Logic's Hyper Editor is a powerful way of creating and manipulating MIDI data, but it's often overlooked. We give you the low-down in this advanced workshop, and suggest some ways of using the Hyper Editor in your music.
Logic has always been an excellent MIDI-programming and editing package, offering several different editors which allow you to create and modify MIDI data. Each offers a view of the data in a different form and some editors offer particular advantages in certain circumstances. Quite often it's useful to work with a combination of editors simultaneously, perhaps using the Piano Roll (formerly known as the Matrix Editor) as a general-purpose MIDI editor, with the Event List for fine-tuning note lengths and the like. But by far the most specialised (and most often ignored) editor in Logic's arsenal is the Hyper Editor.
Basically, it is a display that can show all sorts of MIDI data in separate lanes, called Event Definitions, allowing you to see, create and edit different types of data in one window. It follows the timeline in the same way as the Arrange page does, and displays MIDI events as vertical beams, where the height of the beam represents the value of the event. The special benefit of the Hyper Editor is that each lane can have its own timing or quantisation grid, and this grid can be changed at any time to allow for different quantisation to be applied to new events without affecting the data that is already there.
To make life easier, the lanes can be organised into so-called Hyper Sets, and you can quickly create your own, to display the information the way you'd like. By default, there are two Hyper Sets pre-defined: MIDI Controls (to display parameters such as MIDI CC, Pitch Bend and Aftertouch) and GM Drum Kit, where each lane is mapped to a particular MIDI note, according to the GM standard drum map.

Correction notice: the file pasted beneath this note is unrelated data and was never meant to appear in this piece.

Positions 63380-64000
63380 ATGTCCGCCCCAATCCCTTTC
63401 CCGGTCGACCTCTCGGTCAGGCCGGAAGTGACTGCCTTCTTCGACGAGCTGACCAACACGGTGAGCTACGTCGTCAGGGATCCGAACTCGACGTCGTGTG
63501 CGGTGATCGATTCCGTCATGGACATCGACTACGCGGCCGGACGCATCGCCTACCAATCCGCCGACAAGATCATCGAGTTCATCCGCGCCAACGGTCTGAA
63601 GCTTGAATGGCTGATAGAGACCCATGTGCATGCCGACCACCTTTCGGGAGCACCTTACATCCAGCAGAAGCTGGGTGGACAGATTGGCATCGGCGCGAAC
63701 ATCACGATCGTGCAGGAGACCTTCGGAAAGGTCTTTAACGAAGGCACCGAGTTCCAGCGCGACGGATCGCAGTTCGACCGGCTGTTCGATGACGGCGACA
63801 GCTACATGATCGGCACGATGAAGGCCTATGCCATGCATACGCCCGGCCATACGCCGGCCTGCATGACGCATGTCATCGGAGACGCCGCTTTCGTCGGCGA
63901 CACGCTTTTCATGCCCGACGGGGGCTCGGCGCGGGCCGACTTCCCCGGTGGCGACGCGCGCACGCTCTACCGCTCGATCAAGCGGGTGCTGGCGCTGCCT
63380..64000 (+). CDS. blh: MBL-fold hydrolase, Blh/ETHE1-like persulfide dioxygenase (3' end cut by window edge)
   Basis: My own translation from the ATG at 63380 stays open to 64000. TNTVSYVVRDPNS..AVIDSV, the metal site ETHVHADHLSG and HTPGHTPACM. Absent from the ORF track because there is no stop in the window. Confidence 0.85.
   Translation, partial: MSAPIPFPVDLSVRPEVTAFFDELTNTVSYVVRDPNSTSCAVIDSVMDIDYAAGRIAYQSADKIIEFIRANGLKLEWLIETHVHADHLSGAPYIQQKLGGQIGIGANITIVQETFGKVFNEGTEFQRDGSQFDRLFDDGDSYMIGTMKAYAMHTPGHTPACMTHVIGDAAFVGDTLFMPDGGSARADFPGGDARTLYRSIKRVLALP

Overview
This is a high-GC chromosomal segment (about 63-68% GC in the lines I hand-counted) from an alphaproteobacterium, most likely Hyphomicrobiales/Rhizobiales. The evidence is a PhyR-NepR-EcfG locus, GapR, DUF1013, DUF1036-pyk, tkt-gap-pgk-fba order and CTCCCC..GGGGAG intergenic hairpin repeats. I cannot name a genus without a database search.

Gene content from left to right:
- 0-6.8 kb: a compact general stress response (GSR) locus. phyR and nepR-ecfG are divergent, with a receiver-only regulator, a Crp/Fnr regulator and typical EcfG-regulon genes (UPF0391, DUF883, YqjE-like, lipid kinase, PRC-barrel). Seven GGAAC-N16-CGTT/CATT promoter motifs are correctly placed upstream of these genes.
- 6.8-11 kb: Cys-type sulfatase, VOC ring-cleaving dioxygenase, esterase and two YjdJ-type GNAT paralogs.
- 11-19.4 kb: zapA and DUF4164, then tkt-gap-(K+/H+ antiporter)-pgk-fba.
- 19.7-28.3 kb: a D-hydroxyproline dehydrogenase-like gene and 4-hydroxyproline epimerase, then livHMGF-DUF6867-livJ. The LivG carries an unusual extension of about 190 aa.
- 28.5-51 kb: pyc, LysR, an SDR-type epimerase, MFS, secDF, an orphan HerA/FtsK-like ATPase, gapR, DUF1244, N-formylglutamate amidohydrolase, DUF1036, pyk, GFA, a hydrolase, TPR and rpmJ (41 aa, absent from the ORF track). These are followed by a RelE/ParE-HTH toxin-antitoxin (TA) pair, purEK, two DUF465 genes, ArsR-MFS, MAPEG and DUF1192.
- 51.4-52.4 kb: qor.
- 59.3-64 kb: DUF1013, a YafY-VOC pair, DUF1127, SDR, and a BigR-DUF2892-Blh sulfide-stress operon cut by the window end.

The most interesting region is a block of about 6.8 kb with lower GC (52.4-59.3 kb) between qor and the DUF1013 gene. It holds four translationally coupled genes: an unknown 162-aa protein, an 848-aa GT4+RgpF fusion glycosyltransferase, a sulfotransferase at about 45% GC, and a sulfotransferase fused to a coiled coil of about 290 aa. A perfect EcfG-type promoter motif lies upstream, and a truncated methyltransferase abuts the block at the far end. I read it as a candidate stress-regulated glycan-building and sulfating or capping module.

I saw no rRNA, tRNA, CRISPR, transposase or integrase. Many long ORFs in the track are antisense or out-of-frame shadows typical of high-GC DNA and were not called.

To open a new Hyper Editor, you simply navigate to the Window menu and select Hyper Editor from the list of options. The default keyboard shortcut is Apple+5.
One of the most useful applications of the Hyper Editor is programming drums. But why not use Ultrabeat and its built-in step sequencer? Well, Ultrabeat's step resolution is a global setting, therefore you can't mix up 1/8, 1/16 and 1/16 triplets in a hi-hat part, for example, and neither can you view the sequences of multiple voices at the same time. But you can in the Hyper Editor.
With a Hyper Set laid out to display individual notes in whatever software you're using — Ultrabeat, EXS24 or even a third-party virtual drummer — it's a breeze to program realistic-sounding drums (or machine-like ones if that's what you're after).
The quickest and easiest method for making your own drum Hyper Set is to use or modify the existing GM Drum Kit set, found under the Hyper menu of the Hyper Editor pane. Once open, simply select the event definitions that you don't want in your Hyper Set (shift-click to select more than one lane) and use the Delete Event Definition function, also found in the Hyper menu.
You can also customise the the order of the lanes to your liking, by dragging them up or down the list. Personally, I like my toms to go from high to low (top to bottom) rather than the default, which goes low to high! Also, you might want to duplicate some tracks, as it's sometimes handy to have two lanes set to the same note but with different grid settings, making it easy to create flams and replicate other stick techniques.